1. Management

The influence of management plays a significant role in shaping investors' attitudes. The leadership and profile of a company's management directly impact its stock price. Any statements or communication from the management can swiftly influence the immediate trajectory of the stock price.

  1. Significant shifts in Business, Management and Policies

Significant changes in business operations, management, and policies can lead to fluctuations in stock prices. The value of stocks may rise if there are positive perceptions about management changes, indicating potential benefits. Likewise, modifications in government policies and regulations can impact stock prices by influencing the company's business model. For instance, an announcement of increased foreign investment in a particular sector by the government might result in a rise in the company's share price.

  1. Liquidity

Liquidity reflects the market demand for a stock. Higher liquidity makes selling easier for sellers, influencing stock prices as more buyers are willing to engage in transactions when there is a robust presence of both buyers and sellers.

  1. Monopoly Power

Companies holding a competitive edge over their peers tend to have higher stock prices. In industries approaching a monopoly, a company is protected from competition, allowing enhanced control over product pricing and customer relations. This unique market position leads to significant profits, subsequently boosting the stock price. Hence, companies with monopolies or significant market shares often experience an increase in their stock prices.

Earnings Per Share (EPS) is a crucial financial metric that plays a significant role in determining a company's share price. EPS is calculated by dividing a company's net earnings by its outstanding shares, representing the portion of profits attributable to each outstanding share. Investors often rely on EPS to assess a company's profitability on a per-share basis, providing insights into its financial health and performance.

EPS serves as a key factor influencing investors' decisions. A higher EPS generally indicates stronger earnings relative to the number of outstanding shares, which can attract investors seeking profitable opportunities. Companies with consistent or growing EPS are perceived as financially sound and are often favoured by investors, contributing to an increase in share prices.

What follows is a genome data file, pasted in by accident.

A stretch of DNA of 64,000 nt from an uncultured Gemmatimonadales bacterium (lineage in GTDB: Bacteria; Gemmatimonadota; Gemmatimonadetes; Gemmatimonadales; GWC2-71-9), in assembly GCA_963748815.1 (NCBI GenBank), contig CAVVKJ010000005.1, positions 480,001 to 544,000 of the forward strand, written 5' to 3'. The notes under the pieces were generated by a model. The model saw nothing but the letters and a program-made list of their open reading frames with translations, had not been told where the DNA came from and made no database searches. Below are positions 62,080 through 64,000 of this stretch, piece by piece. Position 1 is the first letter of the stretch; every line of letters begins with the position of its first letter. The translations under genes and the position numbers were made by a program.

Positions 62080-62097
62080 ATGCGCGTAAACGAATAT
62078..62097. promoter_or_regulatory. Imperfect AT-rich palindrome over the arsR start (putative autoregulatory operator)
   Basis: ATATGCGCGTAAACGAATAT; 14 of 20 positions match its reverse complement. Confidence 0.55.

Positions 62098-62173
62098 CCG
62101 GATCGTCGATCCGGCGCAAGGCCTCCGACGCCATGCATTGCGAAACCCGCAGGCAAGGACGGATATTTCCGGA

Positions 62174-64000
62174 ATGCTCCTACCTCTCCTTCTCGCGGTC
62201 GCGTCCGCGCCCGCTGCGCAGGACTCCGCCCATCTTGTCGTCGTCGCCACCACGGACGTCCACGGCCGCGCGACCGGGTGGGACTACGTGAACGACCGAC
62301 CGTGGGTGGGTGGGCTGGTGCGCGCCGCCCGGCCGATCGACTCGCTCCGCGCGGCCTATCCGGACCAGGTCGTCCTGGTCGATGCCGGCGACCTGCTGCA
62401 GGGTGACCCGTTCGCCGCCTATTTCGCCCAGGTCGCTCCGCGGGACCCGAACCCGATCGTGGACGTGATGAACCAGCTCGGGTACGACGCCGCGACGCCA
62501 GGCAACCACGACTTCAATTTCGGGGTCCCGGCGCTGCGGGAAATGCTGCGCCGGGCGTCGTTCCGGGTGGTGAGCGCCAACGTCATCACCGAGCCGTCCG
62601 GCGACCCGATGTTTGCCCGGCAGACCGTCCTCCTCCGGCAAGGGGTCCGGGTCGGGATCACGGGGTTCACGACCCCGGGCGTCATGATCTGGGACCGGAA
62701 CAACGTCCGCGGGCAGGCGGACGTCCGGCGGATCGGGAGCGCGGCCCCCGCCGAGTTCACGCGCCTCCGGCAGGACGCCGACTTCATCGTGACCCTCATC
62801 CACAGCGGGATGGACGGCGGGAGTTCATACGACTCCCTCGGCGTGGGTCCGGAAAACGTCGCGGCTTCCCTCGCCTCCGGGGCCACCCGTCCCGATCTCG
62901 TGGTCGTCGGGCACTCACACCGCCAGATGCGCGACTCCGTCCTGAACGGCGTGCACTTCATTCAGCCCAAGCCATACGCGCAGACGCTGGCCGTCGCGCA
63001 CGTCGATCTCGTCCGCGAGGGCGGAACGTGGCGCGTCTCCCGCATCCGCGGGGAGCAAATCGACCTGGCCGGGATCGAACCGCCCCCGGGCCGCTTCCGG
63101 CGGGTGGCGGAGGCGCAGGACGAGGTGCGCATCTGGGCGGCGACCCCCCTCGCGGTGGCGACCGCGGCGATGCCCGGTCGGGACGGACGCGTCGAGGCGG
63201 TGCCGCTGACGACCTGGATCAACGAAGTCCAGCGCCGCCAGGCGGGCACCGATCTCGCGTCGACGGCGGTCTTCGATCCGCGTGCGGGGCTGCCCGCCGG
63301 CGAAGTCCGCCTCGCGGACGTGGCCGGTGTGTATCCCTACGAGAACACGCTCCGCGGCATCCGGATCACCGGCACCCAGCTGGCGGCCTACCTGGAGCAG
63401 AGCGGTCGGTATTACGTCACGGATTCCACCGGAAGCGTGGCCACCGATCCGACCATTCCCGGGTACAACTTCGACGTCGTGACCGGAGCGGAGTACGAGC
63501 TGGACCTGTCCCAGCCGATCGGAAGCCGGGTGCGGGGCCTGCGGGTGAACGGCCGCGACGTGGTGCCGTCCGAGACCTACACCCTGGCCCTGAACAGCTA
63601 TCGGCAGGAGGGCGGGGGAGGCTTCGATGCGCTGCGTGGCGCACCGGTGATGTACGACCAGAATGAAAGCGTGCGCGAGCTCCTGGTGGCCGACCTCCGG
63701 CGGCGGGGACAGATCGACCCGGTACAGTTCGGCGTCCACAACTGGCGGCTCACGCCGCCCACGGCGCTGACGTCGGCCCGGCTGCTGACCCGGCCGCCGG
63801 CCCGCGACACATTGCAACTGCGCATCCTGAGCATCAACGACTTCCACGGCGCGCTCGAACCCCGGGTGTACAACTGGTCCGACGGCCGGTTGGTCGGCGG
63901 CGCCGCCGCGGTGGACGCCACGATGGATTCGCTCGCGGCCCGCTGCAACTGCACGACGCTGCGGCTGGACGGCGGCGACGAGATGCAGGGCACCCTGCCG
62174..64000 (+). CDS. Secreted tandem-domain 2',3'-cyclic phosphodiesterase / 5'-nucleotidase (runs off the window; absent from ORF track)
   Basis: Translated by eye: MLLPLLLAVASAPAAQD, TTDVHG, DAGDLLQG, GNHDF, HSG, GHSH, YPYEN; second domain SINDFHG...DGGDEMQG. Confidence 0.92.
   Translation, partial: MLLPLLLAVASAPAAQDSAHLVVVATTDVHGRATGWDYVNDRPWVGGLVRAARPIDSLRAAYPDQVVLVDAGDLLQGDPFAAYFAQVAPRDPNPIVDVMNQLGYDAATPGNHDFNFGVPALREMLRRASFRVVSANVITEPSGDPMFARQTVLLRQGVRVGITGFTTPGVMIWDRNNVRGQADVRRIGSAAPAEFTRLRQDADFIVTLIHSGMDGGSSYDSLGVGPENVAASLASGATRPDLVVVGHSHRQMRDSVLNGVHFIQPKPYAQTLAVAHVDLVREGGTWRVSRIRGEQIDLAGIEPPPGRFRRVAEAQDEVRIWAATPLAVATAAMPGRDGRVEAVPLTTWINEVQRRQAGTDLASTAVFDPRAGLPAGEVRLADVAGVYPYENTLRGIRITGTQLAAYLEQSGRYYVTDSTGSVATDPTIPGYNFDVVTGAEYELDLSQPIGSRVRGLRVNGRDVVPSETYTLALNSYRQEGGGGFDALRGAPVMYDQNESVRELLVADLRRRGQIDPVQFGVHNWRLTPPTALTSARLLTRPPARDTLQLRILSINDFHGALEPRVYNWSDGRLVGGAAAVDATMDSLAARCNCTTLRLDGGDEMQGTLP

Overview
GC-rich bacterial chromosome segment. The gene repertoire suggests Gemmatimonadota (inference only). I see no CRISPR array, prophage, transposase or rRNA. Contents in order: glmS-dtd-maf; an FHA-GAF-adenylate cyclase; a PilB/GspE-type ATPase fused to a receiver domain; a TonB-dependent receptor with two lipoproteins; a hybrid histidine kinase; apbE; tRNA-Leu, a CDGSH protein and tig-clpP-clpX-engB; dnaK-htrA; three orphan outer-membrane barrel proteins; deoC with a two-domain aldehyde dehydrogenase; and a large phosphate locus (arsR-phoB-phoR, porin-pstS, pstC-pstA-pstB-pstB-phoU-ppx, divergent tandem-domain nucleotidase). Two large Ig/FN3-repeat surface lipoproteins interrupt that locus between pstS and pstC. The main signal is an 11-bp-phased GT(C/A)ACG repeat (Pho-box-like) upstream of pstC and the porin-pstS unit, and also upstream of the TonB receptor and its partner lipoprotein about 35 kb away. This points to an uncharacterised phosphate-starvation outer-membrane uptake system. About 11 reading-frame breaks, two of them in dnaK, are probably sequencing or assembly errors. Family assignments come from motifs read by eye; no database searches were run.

The determination of share prices is a complex process that encapsulates various factors, each playing a distinctive role in shaping the value assigned to a company's stock. Investor perceptions and market sentiment, influenced by factors like industry attractiveness and a company's business model, contribute to the dynamic nature of share prices. Investors, dealing with the complexities of calculating share prices, must have a comprehensive understanding of both quantitative analysis and qualitative factors.


The price-to-earnings ratio is the predominant approach employed to approximate a stock's inherent value. Its ease of application and readily accessible data make it a favored choice. The P/E ratio is computed by dividing the stock's price by its cumulative trailing earnings over 12 months.

Some key factors are company news and performance, industry performance, investors' sentiment, and economic factors, among others.

The company releases quarterly or annual reports, which can influence share prices. Positive results often lead to price increases, while negative outcomes might prompt declines. However, the real-world dynamics that impact share prices are considerably more intricate.

To calculate the average share price, divide the total purchase amount with the number of shares purchased.

In India, the share price is determined based on factors like supply and demand, market capitalisation, earnings per share, and a stock's liquidity. Some other factors like the industry performance also affect share prices.

You may know if the share price will rise or fall by considering some key factors. These include supply and demand of stock, earnings per share, expected growth, market sentiment, etc. However, it is very difficult to predict the movement of share prices.

Enjoy Zero brokerage on ALL Intraday Trades
+91 -